The Veg Plot

Appy talking talking appy talk

Here’s a smart idea. Ever stumbled upon a handsome plant whilst out wandering through a fancy garden and possessed neither the botanical knowledge or means by which to identify it?

You could conceivably hulk around that enormous RHS Encyclopaedia in a rucksack on the off chance, but a rather more elegant (and portable) solution comes in the form of PlantSnapp, the new plant identification app for iPhone.
It’s simple enough to use – just take a pic of a plant you wish to identify and upload it to the app. PlantSnapp will then utilise its network of trusted horticultural experts and a database of over 6,000 plant species to provide you with the name, care information and a link to a HTA certified online order supplier through which you can purchase the plant. All of this groovy info will be squirted back to you within a couple of hours. Sounds good, yes?

We took it on an excursion to Baths Botanical Gardens – situated in a far flung corner of Victoria park – to test it out.
In a bizarre turn of events, whilst innocently rummaging around in the bushes searching for some good specimens to snap, a pair of women dressed in full Jane Austin period costume appeared on the path, tutted and shot us withering* glances. Well excuse me ladies! It might well have been Jane Austen week in the city but seriously – who EXACTLY were the ones displaying peculiar behaviour** in this situation? Eh? EH?

Anyway… we collected a few snaps and sent them off for PlantSnapp to evaluate – and here are the results:



photo 5


Snap 1
We say: 
It’s a Dog rose, of course. We use the berries for a multitude of booze-making opportunities.
PlantSnapp says: Rosa canina ‘Dog rose’.

A nice, easy one for starters. No problemo for PlantSnapp.



photo 4


Snap 2
We say: The sign in the Botanical Gardens tells us its a ‘Blanc Double de Coubert’
PlantSnapp says: It’s a White Dazzler Mexican Orange blossom.

Hang on a minute… A quick google search tells us this looks nothing like a Blanc Double de Coubert! Someone sack the gardener. PlantSnapp for the win.



photo 1

Snap 3
We say: 
Its a picture of gardeners mortal enemy, Japanese Knotweed***. Fear not, Victoria Park custodians…we stole this pic off of the internet.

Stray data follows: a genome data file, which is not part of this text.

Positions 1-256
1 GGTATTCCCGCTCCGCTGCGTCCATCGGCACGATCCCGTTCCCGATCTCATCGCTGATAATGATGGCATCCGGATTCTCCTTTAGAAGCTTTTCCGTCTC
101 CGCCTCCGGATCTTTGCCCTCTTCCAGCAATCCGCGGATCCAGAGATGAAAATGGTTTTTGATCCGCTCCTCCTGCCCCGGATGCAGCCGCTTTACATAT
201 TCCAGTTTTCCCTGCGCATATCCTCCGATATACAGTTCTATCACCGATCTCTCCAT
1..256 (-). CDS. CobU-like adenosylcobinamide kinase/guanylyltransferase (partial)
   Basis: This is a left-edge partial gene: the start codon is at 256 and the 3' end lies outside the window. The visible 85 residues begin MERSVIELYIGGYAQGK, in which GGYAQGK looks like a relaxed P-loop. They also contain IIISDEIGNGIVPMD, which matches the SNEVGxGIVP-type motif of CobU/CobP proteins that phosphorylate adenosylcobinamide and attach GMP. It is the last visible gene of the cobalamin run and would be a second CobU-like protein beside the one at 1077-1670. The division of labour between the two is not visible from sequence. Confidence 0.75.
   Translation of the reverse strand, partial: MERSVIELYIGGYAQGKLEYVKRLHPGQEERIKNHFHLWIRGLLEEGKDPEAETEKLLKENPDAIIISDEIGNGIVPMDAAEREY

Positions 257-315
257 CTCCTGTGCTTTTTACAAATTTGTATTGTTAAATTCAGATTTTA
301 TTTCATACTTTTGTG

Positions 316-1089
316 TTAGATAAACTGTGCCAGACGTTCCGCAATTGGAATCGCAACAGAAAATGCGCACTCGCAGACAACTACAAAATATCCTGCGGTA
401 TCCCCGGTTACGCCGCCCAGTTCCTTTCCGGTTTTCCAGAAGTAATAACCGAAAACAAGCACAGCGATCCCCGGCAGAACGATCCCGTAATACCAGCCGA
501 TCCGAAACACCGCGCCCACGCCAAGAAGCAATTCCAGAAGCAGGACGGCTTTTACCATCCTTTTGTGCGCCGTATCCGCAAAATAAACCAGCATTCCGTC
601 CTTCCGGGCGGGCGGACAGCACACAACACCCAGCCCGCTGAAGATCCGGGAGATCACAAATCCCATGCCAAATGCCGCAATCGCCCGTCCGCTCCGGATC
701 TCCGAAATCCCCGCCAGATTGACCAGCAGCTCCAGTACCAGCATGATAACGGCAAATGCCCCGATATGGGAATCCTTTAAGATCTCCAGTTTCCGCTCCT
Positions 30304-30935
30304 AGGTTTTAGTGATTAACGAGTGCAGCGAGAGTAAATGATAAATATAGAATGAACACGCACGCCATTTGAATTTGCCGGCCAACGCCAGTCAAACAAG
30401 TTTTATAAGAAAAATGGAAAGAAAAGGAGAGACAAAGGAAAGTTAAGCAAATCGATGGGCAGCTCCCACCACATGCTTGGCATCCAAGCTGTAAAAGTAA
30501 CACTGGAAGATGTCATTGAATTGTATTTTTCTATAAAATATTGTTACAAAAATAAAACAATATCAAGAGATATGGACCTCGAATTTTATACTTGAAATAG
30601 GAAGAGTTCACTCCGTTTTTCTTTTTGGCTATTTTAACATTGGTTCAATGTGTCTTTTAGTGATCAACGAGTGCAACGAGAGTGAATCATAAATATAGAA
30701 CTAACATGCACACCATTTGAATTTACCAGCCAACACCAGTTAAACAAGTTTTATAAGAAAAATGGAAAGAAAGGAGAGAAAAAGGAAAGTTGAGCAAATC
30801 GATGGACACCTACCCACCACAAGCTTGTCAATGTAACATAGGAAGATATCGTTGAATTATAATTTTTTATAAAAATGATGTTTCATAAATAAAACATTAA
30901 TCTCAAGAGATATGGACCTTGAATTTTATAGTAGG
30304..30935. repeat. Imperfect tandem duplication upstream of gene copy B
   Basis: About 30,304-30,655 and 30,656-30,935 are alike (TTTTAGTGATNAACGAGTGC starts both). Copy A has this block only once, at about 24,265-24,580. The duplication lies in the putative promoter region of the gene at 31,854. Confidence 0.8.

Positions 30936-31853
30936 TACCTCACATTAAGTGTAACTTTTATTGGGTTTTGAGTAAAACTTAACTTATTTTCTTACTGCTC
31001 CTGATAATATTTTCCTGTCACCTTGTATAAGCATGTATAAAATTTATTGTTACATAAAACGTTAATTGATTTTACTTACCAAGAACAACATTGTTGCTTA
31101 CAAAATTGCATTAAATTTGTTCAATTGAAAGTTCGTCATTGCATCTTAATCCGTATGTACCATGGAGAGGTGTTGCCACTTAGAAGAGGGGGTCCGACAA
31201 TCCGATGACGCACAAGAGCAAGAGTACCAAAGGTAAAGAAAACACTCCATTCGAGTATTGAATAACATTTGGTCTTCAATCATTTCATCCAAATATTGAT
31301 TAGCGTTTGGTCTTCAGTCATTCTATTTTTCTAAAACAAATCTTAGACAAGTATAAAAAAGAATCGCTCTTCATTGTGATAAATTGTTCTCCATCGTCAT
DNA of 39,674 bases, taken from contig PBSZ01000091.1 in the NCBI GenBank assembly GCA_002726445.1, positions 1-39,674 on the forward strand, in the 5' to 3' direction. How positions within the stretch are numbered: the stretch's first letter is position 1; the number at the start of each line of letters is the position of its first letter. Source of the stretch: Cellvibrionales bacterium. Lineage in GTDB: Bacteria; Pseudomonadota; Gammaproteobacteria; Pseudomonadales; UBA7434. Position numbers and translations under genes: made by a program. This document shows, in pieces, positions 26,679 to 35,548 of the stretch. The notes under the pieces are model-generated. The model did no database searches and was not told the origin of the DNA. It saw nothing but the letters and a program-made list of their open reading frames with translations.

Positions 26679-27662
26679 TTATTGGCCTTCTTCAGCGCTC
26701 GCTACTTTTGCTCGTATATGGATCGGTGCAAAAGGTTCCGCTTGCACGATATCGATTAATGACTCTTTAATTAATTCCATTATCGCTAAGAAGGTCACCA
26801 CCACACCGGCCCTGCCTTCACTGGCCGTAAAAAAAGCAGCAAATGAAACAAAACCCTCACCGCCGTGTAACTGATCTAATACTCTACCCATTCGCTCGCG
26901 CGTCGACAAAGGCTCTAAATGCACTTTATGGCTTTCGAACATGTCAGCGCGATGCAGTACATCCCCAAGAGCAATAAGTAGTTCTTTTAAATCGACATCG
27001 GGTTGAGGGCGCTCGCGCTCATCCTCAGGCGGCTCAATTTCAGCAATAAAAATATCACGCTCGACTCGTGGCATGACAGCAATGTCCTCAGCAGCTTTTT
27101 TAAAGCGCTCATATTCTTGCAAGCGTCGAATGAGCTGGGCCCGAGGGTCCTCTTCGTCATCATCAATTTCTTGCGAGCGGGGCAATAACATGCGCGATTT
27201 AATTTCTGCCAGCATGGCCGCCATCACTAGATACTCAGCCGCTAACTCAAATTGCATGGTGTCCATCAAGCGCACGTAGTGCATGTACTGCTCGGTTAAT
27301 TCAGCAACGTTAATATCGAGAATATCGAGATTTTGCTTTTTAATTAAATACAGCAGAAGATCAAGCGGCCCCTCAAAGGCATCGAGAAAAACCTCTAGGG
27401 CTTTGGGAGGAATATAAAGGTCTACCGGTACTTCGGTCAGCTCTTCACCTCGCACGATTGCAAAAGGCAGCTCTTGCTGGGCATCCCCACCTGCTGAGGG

PlantSnapp says: ‘Fallopia japonica’ AKA Japanese knotweed.

Correct. And we are happy to report that the ‘Buy’ button was disabled for this specimen.



photo 2Snap 4
We say: A tricky one, this. It’s a Metasequoia Gyptostroboides ‘Gold Rush Dawn. Or it would’ve been tricky had we not forgotten to crop out the plant sign.
PlantSnapp says: See above.

We are idiots.





Plantsnapp5photo 3


Snap 5
We say:
It’s a picture of Robert. Robert Plant.
PlantSnapp says: It’s a ‘Generic Human’.

Generic? GENERIC? It’s Robert bloody Plant ferchristsake! We win!



Admittedly, we were being deliberately daft in some of our plant choices, but we can vouch for the fact that the app does exactly what it sets out to do. It’s a great tool for the aspiring/professional gardener, which is no mean feat… just like having a tiny James Wong in your pocket that you can whip out**** at a moments notice. Nick was so impressed, he’s deleting his copy of FlappyBird to make room for it on his phone. High praise indeed.

We aimed our final request for botanical information directly at PlantSnapp CEO and founder George Williams. Here’s what he had to say…

When did your fascination with plants begin?
I spent many of my youthful summers working on a nursery in Cornwall, I have been interested from day one really.

PlantSnapp are partners with the Bumblebee Conservation Trust. What plants do you recommend for attracting bees to an allotment or garden?
So many to choose from! Lavender has got to be a favourite of the bees as well as a personal favourite. It smells so good too.

What, so far, has been the most commonly snapped plant?
People seem to test out the app when they first use it on whatever is near them, this tends to be an Orchid (Phalaenopsis moth orchid). Not the most interesting one we have had but certainly a good looking plant.

How important is the GPS data for aiding correct plant identification when using PlantSnapp?
It helps us narrow down the options as to what the plant may be. We have some exciting plans for the future involving GPS too, don’t want to spoil the surprise though.

Where would be your dream PlantSnapp-ing destination?
You could really put it through its paces at somewhere like the Eden Project. I am sure our experts could manage that though.

We once watched a professional chef collect cow parsley instead of elderflowers for a recipe. (He still went ahead and cooked it for his guests). Are there any other plants that are easily mistaken?
We had some wild parsnip (Pastinaca sativa) sent in yesterday. The sort of weed you are used to seeing in verges and growing wild. A little known fact is that it will make your skin photosensitive if it comes into contact, this can lead to some nasty blisters if it is a sunny day.

Finally… David Bellamy vs James Wong. Who wins?
Gotta be the Wong.




If you possess an iphone or ipad, you can download PlantSnapp for free. The app comes with 3 free credits. It costs one credit per plant I.D. and you can buy additional credits through the app. (3 credits £1.49, 5 credits £2.49, 10 credits £4.99)

Happy snapping!


* Emily Bronte fans would have given us wuthering looks.
** With apologies to all Jane Austin cosplay fetishists.
*** If you spot any of this in your garden, we’ll send Andy Hamilton round – he’ll pull ’em up and drink them.
**** This is not a euphemism.

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